Pakistan military insists there is no IS presence on their soil. Photograph: (Getty)
The country's military said over 300 Islamist militants, who were planning 'attacks on government and civilian targets', have been arrested
Pakistan has foiled Islamic State's plans to launch attacks in the country, its military establishment said.
Pakistani authorities have so far arrested 309 extremists to nip terror attacks in the bud.
"They (the apprehended men) were involved in attacks on media and security personnel and were planning attacks on government, diplomatic and civilian targets," said Lieutenant-General Asim Bajwa, Pakistan military's top spokesperson.
"They tried to make an ingress, and they failed, and they have been apprehended so far," he further said.
Most of the arrested militants are Pakistani jihaidists who switched allegiances to the IS. There were a few foreign fighters including some from Afghanistan and Syria.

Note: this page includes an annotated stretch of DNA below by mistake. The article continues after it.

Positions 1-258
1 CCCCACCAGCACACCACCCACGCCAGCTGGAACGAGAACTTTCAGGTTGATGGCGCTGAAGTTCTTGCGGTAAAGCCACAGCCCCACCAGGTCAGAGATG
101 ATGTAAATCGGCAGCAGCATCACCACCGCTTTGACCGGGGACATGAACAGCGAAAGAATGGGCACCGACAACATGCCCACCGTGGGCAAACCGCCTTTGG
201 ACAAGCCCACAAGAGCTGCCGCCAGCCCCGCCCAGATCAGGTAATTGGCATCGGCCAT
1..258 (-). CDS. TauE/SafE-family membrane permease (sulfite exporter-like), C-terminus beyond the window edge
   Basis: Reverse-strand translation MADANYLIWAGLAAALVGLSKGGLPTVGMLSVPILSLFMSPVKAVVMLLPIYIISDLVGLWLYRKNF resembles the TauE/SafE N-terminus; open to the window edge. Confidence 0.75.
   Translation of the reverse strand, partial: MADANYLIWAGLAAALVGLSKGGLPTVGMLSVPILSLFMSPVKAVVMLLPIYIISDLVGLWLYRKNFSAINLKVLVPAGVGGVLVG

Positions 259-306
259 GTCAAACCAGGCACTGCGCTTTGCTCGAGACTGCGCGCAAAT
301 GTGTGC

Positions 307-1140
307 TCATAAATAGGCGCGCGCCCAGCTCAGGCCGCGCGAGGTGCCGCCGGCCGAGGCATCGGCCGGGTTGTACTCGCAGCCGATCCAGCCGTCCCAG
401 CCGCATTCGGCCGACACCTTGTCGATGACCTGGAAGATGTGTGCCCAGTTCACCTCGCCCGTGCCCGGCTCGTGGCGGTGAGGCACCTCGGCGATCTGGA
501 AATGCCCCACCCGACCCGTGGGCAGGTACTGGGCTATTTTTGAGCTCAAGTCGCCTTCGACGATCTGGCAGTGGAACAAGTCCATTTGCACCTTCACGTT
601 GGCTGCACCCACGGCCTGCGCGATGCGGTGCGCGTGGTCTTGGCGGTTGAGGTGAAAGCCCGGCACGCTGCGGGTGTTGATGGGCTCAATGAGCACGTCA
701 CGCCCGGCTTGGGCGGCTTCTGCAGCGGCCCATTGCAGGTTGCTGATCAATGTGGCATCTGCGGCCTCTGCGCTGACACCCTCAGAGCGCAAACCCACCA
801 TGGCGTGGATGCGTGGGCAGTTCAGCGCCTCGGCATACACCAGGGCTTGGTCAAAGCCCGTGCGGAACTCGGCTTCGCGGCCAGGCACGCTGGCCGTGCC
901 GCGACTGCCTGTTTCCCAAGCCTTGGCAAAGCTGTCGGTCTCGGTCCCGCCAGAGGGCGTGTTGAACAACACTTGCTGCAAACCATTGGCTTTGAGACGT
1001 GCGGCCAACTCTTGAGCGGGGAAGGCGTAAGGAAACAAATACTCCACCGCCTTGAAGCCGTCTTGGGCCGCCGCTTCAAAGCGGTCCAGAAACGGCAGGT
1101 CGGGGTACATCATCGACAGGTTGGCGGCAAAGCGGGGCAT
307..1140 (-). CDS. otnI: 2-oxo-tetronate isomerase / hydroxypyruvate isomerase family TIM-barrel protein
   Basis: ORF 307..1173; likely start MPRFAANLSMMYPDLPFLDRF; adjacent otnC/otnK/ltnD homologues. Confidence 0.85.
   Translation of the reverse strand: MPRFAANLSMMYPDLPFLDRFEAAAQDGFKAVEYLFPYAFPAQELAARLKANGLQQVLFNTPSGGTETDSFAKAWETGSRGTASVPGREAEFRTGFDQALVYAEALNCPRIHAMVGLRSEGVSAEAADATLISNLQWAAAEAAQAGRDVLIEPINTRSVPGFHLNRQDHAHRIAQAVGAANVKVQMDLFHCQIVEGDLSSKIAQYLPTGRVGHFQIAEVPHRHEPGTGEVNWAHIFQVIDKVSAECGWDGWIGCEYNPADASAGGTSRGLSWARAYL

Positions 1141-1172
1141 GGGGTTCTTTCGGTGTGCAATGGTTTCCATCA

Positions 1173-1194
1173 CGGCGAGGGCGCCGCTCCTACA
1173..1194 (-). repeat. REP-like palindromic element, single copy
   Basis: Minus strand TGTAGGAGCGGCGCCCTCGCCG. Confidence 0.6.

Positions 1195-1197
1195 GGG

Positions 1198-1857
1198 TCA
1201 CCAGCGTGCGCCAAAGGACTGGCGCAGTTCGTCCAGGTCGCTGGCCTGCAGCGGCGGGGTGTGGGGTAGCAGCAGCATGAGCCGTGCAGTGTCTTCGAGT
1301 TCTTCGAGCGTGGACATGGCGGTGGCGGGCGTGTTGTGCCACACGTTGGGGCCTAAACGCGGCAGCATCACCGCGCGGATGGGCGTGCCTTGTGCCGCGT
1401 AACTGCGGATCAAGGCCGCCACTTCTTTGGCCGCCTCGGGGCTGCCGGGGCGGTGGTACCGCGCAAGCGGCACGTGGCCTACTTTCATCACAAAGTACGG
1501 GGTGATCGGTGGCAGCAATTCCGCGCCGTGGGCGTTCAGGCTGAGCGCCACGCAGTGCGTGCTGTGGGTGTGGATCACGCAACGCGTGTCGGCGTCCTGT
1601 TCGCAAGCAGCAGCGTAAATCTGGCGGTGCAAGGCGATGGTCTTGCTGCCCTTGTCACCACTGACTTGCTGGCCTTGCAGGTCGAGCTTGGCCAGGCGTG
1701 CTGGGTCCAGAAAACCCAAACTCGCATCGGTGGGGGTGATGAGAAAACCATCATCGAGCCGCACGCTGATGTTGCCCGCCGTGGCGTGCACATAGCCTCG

Bajwa also said authorities have arrested a core group of 20 organisers. "We have captured all of them, except for one who I am sure is not in Pakistan."
The comments come a few days after a bomb explosion ripped through a Quetta hospital, killing 70. The attack was claimed by the IS, stoking fears that the West Asia-based jihadi militants were building up a presence in the country.
A Pakistani Taliban splinter group also claimed responsibility for the attack. This prompted Bajwa to say IS's claims of perpetrating the bomb attack were false.
Bajwa also said there were IS militants active in the Afghan provinces of Nangarhar, Khost and Kunar.
The spokesman also responded to US secretary of state John Kerry's comment made in India that Pakistan was not doing enought to wipe out militants from their country.
"Terrorists of all organisations, including Haqqanis, including Afghan Taliban, have been killed and some apprehended ... so if you say that you know actions have not been taken or (are) not being taken, that is wrong," he said, referring to US concerns about the country being lenient towards certain jihadist groups.
"We have paid $106.9 billion (on) this war ... If anyone points a finger at Pakistan or casts an eye of suspicion on Pakistan, they need to know this cost," said Bajwa.
(WION with added inputs from Reuters)